When Captain Daniella Young left the active duty Army in 2015, after two tours in Afghanistan, including her participation as one of the first women integrated with traditionally all-male units to conduct deliberate ground combat operations, she followed her dream of starting a business and making a successful transition to civilian life. Yet for Young and many others — women, veterans, small business owners, seniors and historically underrepresented communities — Young found more obstacles than open doors.

As Washingtonians, we believe in fairness and opportunity for everyone, whether that means getting an education, a good paying job, or running a business. But we know that even in this strong economy, too many of our families, communities and neighbors are unfairly left behind.

We can take a big step forward in creating opportunity and a level playing field for all by approving Referendum 88/Initiative 1000 on our November general election ballot.

Con: Referendum 88 divides us by race

As former Washington state governors, Democrat and Republican, we have been committed to supporting the families, businesses and diverse communities that make our state a wonderful place to live, work, play and raise a family. We applaud the work of so many in the private and public sector committed to our shared values of inclusivity and innovation.

Yet our best efforts are frequently undermined by the fact that Washington is one of only eight states that bans affirmative action consideration for women, all veterans and service members, older Washingtonians, and communities that have been left out or left behind.

This lack of fairness means some doors are closed, and others never opened, for qualified workers and businesses to be recruited into state employment and contracting. In the 20 years since affirmative action was banned, fewer women and minority-owned businesses are receiving government contracts, our colleges and universities are less representative of our state’s population, and Washington’s gender pay gap remains unacceptable.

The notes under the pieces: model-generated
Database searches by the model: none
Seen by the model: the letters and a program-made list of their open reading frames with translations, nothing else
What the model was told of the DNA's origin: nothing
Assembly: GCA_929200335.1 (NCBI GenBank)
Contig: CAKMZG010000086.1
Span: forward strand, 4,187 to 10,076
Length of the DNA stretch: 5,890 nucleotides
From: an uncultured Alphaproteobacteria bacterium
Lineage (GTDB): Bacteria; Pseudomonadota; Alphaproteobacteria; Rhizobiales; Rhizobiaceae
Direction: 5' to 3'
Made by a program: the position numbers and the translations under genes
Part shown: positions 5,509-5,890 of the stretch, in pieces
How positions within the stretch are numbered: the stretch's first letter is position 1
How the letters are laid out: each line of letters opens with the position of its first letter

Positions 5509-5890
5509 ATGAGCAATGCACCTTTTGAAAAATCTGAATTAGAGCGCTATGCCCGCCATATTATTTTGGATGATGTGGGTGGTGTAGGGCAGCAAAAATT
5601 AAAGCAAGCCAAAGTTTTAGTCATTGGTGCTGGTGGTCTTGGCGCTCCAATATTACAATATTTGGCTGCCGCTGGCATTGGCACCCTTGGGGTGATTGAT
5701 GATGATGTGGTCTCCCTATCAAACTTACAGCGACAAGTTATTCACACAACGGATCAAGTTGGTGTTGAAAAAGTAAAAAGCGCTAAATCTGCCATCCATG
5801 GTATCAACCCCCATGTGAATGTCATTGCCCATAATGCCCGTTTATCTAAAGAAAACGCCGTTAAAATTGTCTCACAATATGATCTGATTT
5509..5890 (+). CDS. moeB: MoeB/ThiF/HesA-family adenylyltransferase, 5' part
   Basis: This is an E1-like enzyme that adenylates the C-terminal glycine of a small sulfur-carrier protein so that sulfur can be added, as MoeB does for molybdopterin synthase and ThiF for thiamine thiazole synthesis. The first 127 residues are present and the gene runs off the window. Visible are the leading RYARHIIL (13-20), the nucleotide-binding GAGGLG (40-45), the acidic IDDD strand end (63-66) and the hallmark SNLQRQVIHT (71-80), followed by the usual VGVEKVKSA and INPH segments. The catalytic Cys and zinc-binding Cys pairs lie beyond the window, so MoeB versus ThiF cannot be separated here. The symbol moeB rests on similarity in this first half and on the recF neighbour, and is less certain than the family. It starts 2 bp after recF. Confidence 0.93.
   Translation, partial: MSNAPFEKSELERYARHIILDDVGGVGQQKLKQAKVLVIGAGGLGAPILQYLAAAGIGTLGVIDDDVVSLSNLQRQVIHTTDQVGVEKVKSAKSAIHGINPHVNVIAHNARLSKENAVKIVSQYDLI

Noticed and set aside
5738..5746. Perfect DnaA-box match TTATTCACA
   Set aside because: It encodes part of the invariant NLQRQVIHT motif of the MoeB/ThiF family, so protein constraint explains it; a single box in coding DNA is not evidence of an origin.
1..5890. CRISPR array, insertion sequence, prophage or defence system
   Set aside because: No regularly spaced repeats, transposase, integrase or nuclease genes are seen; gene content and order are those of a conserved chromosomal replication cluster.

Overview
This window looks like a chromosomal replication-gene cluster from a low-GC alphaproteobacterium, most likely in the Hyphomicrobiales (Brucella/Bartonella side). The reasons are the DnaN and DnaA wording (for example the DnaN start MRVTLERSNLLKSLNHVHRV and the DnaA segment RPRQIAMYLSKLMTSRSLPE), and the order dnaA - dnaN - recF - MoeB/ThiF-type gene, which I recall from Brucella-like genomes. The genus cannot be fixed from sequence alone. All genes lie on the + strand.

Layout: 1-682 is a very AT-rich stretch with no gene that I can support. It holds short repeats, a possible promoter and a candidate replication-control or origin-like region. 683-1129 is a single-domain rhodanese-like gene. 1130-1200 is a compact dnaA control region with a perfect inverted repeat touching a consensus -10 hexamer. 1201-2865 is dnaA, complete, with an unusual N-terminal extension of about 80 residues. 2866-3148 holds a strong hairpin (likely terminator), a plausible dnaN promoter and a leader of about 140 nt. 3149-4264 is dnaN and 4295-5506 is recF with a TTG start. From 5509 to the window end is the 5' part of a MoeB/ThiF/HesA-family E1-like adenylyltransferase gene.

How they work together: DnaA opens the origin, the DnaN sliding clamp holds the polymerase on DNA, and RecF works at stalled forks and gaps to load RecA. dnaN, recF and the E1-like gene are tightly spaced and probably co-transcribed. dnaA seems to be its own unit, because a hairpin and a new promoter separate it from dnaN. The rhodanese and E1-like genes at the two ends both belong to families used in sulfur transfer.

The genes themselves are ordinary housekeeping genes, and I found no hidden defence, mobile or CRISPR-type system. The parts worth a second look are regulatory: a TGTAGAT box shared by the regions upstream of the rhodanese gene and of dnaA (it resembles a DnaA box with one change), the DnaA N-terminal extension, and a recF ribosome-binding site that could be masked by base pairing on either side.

We can change that by approving Referendum 88/Initiative 1000 on the November ballot.

Approved by the state Legislature in April, Initiative 1000 simply restores fairness to government employment, public-sector contracting, and at our state colleges and universities by explicitly allowing the use of common-sense tools like outreach, recruitment and advertising to help expand the pool of qualified applicants. Referendum 88 was designed to require a statewide vote on I-1000.

Quotas, set asides and preferences are specifically banned by I-1000. Don’t be fooled by those who tell you otherwise. If you are qualified you should be eligible for a job, regardless of gender, age, sexual orientation, race, military service or other factors.

An important part of I-1000 is that no veteran preferences will be eliminated. Instead, I-1000 expands programs that target Vietnam-era veterans to include all honorably discharged veterans — like Daniella — and those with military status. I-1000 continues the kind of bonus points or extra consideration that many veterans receive today.

When Daniella decided to support I-1000, she reflected that her own trailblazing role as one of the first women in deliberate ground combat was a form of affirmative action. In fact, the history of integration in our armed forces reflects a commitment to promotion based on merit, regardless of race or gender. History shows that when done right, affirmative action can be an important and powerful tool to open opportunities to all qualified people.

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These barriers still exist for too many, but with I-1000 we have a chance to break some of them down, just as Daniella did when she risked her own life to serve our country in combat.

Let’s approve I-1000 to help every Washingtonian get the opportunities we all deserve, building a positive legacy for all the people in our great state. Please look for Referendum 88 on your ballot, and approve I-1000.